At the 2019 Transcatheter Cardiovascular Therapeutics (TCT) meeting (25–29 September, San Francisco, USA), InterVene won the TCT-Shark Tank Innovation Competition for its novel endovenous system (BlueLeaf) for forming valves in patients with deep vein reflux and/or chronic venous insufficiency. The award, which is supported by the Jon DeHaan Foundation, means that the company receives $200,000 to further develop their device.
Upon receiving the award, Fletcher Wilson—InterVene’s founder and CEO—said he and his colleagues wanted to develop a new approach for managing deep vein reflux because the condition has such an effect on patients. “When the disease progresses to ulceration, quality of life deteriorates. Also, the cost impact is huge. To put it into perspective, 15 billion is spent directly on venous ulcers each year—that is one out of every $200 spent in the entire US healthcare system. Therefore, venous ulceration is a big problem,” he added.
According to Wilson, current approaches to deep vein reflux are limited with patients being “stuck with compression therapy and wound care”. Furthermore, he said, previous attempts at addressing the problem have not been successful with, for example, implants being associated with thrombosis. Therefore, InterVene sought to develop a minimally invasive method that did not require an implant and one that was “easy enough that the growing number of interventionalists focusing complex venous disease could widely use it”. Wilson commented: “Our approach is to form a valve out of the vein wall itself. Really, what we are trying to do—as much as possible—is to mimic natural physiology.” The BlueLeaf system is used with intravascular ultrasound (IVUS) and fluoroscopy guidance, is delivered via 16FR retrograde common femoral access, and is able to create multiple valves per procedure.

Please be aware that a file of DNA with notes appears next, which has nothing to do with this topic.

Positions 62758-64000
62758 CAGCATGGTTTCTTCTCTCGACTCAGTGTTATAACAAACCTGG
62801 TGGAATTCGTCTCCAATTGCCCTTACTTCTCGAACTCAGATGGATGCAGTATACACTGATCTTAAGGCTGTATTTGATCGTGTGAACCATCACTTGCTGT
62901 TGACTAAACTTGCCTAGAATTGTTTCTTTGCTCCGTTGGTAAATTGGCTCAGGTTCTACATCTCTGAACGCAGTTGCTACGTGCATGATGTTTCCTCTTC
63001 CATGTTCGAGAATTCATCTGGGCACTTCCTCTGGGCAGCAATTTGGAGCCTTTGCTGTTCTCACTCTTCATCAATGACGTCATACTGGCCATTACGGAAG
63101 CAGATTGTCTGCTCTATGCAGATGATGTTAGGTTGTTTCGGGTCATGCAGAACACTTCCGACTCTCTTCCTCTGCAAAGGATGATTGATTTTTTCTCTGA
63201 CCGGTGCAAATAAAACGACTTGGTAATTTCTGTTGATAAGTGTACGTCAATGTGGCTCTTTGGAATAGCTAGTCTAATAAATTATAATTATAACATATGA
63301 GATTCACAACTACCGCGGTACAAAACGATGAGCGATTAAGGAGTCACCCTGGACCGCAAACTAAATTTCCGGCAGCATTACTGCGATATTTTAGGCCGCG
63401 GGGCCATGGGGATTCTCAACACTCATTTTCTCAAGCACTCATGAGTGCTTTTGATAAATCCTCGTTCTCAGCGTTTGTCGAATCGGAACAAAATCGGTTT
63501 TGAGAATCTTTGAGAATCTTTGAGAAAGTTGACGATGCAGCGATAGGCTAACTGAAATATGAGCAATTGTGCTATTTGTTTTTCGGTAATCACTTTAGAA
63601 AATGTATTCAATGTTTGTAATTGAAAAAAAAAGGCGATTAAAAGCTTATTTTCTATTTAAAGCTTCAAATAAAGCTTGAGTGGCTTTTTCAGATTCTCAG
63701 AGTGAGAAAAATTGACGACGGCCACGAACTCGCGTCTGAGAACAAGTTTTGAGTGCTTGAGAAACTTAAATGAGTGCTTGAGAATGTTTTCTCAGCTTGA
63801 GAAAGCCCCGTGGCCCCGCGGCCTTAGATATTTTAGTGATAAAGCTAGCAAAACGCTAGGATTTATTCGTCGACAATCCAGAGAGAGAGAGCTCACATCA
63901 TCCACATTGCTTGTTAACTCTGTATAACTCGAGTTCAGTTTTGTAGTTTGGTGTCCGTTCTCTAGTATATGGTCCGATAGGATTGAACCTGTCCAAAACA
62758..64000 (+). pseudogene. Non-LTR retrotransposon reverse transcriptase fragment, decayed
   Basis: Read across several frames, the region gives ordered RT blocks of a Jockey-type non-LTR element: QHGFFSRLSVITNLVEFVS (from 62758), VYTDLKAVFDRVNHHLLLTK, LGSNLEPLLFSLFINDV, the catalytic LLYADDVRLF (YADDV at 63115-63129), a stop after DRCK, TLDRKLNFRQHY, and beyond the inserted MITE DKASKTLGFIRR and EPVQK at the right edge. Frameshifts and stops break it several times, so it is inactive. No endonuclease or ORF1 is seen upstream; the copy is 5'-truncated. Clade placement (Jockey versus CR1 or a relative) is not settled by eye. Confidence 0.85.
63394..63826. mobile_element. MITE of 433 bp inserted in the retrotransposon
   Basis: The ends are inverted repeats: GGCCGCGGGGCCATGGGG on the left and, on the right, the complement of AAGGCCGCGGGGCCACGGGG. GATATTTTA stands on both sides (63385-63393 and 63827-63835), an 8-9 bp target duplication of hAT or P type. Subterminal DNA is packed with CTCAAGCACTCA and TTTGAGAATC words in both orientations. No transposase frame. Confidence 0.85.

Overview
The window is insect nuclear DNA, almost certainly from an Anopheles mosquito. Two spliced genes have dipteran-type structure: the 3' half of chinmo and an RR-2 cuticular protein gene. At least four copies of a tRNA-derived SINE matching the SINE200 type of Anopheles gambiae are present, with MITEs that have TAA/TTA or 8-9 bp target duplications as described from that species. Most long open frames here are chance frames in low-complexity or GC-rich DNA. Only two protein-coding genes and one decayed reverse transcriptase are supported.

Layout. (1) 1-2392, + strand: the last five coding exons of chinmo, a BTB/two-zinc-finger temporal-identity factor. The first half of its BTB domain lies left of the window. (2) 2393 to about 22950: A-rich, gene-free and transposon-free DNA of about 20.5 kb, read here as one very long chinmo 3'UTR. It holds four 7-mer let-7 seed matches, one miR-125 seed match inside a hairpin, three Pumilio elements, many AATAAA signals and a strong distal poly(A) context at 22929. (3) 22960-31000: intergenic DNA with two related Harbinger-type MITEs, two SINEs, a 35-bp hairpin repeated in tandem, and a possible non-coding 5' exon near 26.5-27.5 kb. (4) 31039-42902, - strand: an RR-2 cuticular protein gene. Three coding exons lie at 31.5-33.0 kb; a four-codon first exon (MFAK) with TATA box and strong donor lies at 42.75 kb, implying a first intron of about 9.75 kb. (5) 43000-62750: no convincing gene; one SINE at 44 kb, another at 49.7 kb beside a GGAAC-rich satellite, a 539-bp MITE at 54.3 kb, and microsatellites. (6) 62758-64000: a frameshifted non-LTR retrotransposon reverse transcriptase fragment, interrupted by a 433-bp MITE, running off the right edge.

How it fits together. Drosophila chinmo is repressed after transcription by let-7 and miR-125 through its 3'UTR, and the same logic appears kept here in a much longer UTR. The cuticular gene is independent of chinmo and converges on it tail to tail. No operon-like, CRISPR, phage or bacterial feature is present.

Wilson reported that in a feasibility study (INFINITE-OUS) of 13 patients, the procedure was successful in nearly all patients (12). Of the patients for whom seven-month data were available (10), the mean revised venous clinical severity score (rVCSS) was 4.9 and eight patients had a more than four-point improvement. He noted: “The most important thing is that we have not had any occlusive deep vein thrombosis out to seven months and even out to a year for a lot of a patients.
Outlining InterVene’s plan for “successful commercialisation”, Wilson stated that the company would seek to collect robust clinical data, show favourable health economics, and work with societies on potential inclusion in guidelines. The initial focus with the system is chronic venous insufficiency but InterVene may look to expand this indication at a future date.
Speaking about winning the TCT-Shark Tank Innovation Competition to BIBA Briefings, Wilson said: “It was honour to even be able to participate in an event like this. The panellists have been involved in such important medical innovations that have touched countless lives, so hearing their feedback and positive response was both helpful and validating. I also think this win says something more broadly about the venous interventional space in general. A peripheral venous company winning at TCT would have been very unlikely a decade ago, and I think it validates that the cardiovascular community is starting to realise how important venous is, and how many patients are out there in desperate need of better solutions. The generous award money will be put to good use supporting our US IDE Trial, continued product development, and building out and maintaining our team.”